Oregon has expanded its Medicaid look-alike program, Healthier Oregon, to all residents who
qualify, regardless of their immigration status, reports The Lund Report. The program began in
2021, originally covering those 19-24 and 55 years and older. State officials estimate 55,000
people will be covered through the program.
Maryland will now offer coverage for pregnant and postpartum people, regardless of citizenship
status, according to the Baltimore Sun. This is part of the Healthy Babies Initiative, which aims
to reduce the number of maternal deaths in the state. Starting July 1, 2023, pregnant, income-
eligible residents will be able to receive the same benefits available to other pregnant individuals
with Medicaid coverage, including physical and behavioral health care, dental care, prescription
drug coverage without copays, through the CHIP “unborn child” option, plus an additional four
months of postpartum coverage using Health Service Initiative authority.
Rhode Island has passed legislation that allows insured individuals to access HIV-prevention
and post-exposure medications without any out-of-pocket costs, reports the Rhode Island
Current. The CDC estimates that only about one-quarter of individuals at risk of HIV
transmission are using PReP due to high costs, which can be up to $2,000 per month without
insurance. In addition to requiring all health insurance carriers in the state to cover pre-exposure
prophylaxis (PrEP) and post-exposure prophylaxis (PEP), the legislation also authorizes
pharmacists to prescribe the drug to eligible patients, potentially decreasing wait times for
patients prescribed PEP, which is most effective if taken within seventy-two hours of potential
exposure. Rhode Island joins a growing list of states that have passed similar legislation,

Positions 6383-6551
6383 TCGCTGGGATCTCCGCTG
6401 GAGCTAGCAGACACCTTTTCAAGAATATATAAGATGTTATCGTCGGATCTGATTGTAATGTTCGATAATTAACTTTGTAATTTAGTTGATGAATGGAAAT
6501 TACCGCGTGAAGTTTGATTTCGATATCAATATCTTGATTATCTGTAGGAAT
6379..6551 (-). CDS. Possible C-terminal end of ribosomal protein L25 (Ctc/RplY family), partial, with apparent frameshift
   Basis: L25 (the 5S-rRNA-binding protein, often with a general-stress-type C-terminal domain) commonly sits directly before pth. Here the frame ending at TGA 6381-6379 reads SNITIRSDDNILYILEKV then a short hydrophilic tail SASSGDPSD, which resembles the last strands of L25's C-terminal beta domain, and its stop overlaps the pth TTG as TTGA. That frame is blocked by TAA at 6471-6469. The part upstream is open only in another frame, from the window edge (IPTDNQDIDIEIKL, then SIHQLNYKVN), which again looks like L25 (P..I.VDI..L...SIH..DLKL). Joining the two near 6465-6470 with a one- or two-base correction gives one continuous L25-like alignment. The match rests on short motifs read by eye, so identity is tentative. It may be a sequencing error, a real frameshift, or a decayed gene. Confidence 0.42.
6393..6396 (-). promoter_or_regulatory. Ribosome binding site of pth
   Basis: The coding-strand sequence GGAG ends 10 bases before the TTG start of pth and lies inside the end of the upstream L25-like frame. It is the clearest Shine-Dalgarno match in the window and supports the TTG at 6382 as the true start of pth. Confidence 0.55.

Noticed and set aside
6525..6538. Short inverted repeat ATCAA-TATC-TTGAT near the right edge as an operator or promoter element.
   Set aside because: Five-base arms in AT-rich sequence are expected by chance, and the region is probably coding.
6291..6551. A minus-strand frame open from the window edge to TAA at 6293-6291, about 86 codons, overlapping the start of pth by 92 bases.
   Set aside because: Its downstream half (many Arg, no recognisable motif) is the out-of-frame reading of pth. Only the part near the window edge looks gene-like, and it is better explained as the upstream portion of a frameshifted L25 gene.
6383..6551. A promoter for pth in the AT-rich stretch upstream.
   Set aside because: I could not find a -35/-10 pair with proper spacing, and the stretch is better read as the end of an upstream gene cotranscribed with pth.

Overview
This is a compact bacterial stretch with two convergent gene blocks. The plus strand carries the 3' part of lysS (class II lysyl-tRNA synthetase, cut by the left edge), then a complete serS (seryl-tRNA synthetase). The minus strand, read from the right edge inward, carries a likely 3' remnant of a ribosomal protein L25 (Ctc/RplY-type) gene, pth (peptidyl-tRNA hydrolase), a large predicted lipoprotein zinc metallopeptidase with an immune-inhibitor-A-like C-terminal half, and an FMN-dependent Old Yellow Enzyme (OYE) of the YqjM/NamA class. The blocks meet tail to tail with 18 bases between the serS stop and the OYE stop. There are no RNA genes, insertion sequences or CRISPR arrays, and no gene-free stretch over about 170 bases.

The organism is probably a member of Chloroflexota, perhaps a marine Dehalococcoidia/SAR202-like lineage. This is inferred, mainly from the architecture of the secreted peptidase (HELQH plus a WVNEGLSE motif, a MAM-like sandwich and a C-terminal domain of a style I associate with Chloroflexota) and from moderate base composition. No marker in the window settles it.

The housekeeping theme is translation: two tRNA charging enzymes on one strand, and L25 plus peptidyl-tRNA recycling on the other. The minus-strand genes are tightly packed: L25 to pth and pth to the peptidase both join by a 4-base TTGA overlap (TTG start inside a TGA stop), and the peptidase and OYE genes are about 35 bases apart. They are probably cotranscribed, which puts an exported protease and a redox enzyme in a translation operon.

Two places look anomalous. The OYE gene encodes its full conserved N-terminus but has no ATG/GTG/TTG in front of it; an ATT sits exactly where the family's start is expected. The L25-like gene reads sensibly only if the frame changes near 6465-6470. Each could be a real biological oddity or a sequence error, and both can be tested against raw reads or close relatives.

including Maine, Nevada, and Virginia.
Lawmakers in Minnesota have allocated $1.1 million to establish a nine-member Prescription Drug Affordability Board and an eighteen-member Prescription Drug Advisory Council to provide expert advice to the board on cost issues, reports Minnesota Public Radio. The board, in consultation with the advisory council, will be responsible for conducting cost reviews of prescription drugs and establishing upper payment limits if the drug is determined to cause affordability challenges for the health care system or patients. The legislation also prohibits "excessive price increases" for generic or off-patent drugs. Distributors that raise the prices of generic drugs by 15 percent in one year or 40 percent over three years would face penalties.
Illinois will establish a state-based health insurance marketplace as well as a rate review process, reports WWTV News. Under House Bill 579, Illinois will join the eighteen other states with state-based marketplaces, offering plans sold under the Affordable Care Act with subsidies for those earnings above the Medicaid income threshold. In addition, House Bill 2296 authorizes the Illinois Department of Insurance will have the authority to modify or reject proposed premium rate increases that it determines to be unreasonable or inadequate. It also increases transparency for consumers by adding reporting requirements for insurance companies.